The LEGO Movie 2: The Second Part
The Walking Dead
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While Alphaville is by no means a conventional sci-fi film, Jean-Luc Godard creates a witty, noir-ish future all his own.
All Critics (43)
| Top Critics (12)
| Fresh (39)
| Rotten (4)
| DVD (1)
It's so archly intellectual that you fear it might splinter if you poke it in the ribs. It's also endlessly playful in its worship of American movie tropes, and deeply resourceful.
Nothing about this strange, moving work of agit-pop has ever seemed out of date. If anything, "Alphaville" moves closer to relevance with every passing year.
A bracing salute to American gangster pics, with a jumpy European post-war uncertainty thrown in.
Despite its age it's that rare science fiction film that doesn't seem to have dated at all.
It's one of the great cinematic works of romanticism, as well as a sort of filmed revelation of the very essence of science-fiction movies and German silent classics -- their blend of social critique, emotional liberation, and paranoia.
No movie, not even Breathless, better exemplifies the syncretic quality of Godard's early genius.
Godard whips this peculiar mélange of cinematic influences and invention into a work that is stimulating, stylish, and irresistible.
Always something strangely individualistic, utterly contemporary, and yet for all that, riddled with déjà vu, cultural echo chambers, a kind of deliberately outmoded sleight-of-hand.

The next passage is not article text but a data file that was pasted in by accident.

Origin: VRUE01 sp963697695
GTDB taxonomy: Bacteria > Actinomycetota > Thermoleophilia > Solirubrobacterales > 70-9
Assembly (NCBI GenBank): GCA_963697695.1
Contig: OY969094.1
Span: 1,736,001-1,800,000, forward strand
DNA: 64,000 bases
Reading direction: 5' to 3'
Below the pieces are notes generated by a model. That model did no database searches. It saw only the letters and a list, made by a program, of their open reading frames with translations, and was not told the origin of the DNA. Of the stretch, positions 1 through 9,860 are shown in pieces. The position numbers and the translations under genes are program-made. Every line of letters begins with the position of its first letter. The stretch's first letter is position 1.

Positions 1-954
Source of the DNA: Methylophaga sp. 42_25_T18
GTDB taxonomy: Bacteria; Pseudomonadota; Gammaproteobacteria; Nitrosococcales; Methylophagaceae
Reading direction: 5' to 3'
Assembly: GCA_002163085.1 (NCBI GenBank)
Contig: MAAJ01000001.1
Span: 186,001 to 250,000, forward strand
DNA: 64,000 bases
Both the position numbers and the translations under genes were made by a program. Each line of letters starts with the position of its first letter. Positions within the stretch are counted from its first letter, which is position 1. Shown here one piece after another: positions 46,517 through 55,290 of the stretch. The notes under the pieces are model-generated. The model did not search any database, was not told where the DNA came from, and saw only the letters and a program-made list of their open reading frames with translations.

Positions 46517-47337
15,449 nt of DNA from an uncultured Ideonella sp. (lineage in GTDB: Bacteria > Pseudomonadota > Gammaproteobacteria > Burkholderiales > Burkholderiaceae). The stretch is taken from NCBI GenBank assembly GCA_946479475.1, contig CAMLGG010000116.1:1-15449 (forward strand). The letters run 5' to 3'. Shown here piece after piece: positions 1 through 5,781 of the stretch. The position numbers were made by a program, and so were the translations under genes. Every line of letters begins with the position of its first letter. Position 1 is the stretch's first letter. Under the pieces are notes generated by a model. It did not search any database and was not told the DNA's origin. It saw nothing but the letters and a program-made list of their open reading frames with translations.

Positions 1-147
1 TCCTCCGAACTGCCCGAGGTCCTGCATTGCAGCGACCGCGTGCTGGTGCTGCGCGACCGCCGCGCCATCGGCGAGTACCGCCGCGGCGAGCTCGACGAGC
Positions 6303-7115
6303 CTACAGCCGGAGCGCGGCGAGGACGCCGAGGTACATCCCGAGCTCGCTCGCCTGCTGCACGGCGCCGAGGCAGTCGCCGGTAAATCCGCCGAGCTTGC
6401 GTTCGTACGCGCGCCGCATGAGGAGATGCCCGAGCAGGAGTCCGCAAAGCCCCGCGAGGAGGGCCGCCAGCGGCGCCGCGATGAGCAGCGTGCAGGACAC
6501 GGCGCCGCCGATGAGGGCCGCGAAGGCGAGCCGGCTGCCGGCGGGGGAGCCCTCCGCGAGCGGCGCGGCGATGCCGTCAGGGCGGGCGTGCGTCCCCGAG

Both derivative and prophetic, this New Wave dystopian fable both looks back at the history of cinema and forward to its future. Hail, Lemmy Caution, father of Rick Deckard.
Science fiction meets film noir in a way that made possible the existence of Blade Runner, The Terminator and countless other books and films.
Although this is drastically different compared to the rest of Godard's oeuvre, it has without a doubt had a lasting impact with its ground-breaking visuals.
One of [Godard's] most entertaining movies is also one of his most timeless.
Combining my favorite concepts of dystopian civilizations, much on the same wave lengths as Orwell's '1984' and Huxley's 'Brave New World', and Film Noir, "Alphaville" is set in a technocratic dictatorship in which emotions are considered obsolete and public exhibition of them is against the law. The concept of the individual self is explored throughout the film with great razor-sharp wit and accuracy by New Wave master, Jean-Luc Godard. The dangers of technologic advancement and abuse are in constant play, and no one else could have played the lead like Eddie Constantine, and we are treated to brilliant performances by the whole cast. A futuristic film that was shot on the streets of Paris makes this film far closer to home than expected.
Technically sloppy but effective science fiction from the directorial stewardship of Jean-Luc Godard. To me, Godard is like the Jackson Pollock of filmdom - I appreciate his contributions to the art-form but I wouldn't want his stuff in my house.
"Time is the substance of which I am made. Time is a river which carries me along. But I am time. It's a tiger, tearing me apart; but I am the tiger."
Lemmy Caution, an American private-eye, arrives in Alphaville, a futuristic city on another planet. His very American character is at odds with the city's ruler, an evil scientist named Von Braun, who has outlawed love and self-expression.
I think I gotta watch this a few more times.
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